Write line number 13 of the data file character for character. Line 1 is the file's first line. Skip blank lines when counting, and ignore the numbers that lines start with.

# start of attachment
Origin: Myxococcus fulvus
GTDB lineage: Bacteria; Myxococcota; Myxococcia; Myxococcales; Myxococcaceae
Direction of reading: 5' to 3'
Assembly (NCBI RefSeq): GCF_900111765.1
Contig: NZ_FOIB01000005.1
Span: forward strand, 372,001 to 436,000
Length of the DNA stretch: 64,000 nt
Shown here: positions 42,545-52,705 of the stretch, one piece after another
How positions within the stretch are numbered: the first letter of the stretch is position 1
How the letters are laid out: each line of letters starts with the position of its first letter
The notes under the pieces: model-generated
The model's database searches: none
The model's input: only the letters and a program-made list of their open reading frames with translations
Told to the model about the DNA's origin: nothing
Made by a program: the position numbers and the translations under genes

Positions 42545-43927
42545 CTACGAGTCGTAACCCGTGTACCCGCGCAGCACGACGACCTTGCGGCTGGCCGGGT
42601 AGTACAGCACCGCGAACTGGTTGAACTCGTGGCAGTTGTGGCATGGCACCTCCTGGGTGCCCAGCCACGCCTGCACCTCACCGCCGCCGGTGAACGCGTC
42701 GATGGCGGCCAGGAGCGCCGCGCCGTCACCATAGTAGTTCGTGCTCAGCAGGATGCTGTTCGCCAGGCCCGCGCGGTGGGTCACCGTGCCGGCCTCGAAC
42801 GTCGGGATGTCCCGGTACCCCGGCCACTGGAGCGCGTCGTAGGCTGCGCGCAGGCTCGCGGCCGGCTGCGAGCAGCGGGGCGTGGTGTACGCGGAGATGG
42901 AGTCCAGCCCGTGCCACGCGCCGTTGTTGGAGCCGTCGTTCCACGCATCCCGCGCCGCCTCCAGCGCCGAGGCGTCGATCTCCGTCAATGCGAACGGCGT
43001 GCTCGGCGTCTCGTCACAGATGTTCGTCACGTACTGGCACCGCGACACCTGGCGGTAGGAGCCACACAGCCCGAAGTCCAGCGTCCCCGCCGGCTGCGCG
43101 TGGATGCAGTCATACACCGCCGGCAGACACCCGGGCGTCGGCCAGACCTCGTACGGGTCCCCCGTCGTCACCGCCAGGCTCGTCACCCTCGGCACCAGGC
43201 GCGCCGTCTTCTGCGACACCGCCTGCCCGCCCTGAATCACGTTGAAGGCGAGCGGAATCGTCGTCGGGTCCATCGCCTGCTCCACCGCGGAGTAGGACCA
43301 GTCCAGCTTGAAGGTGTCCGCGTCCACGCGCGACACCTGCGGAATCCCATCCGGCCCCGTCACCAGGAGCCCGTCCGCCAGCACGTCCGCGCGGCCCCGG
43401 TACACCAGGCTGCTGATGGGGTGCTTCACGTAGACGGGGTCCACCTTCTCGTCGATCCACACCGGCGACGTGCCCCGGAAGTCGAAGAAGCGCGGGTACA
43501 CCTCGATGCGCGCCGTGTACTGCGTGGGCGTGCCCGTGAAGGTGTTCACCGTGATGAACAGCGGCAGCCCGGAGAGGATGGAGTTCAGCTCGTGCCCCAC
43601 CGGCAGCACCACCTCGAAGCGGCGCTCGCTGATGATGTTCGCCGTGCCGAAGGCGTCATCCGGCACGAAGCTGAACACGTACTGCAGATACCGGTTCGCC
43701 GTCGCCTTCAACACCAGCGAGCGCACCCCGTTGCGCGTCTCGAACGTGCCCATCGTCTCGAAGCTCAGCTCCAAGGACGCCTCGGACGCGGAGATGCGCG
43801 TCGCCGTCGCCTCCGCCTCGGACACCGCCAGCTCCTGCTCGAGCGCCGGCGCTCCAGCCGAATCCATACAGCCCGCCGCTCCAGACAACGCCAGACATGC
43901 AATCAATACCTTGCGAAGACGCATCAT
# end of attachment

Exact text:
The model's input: only the letters and a program-made list of their open reading frames with translations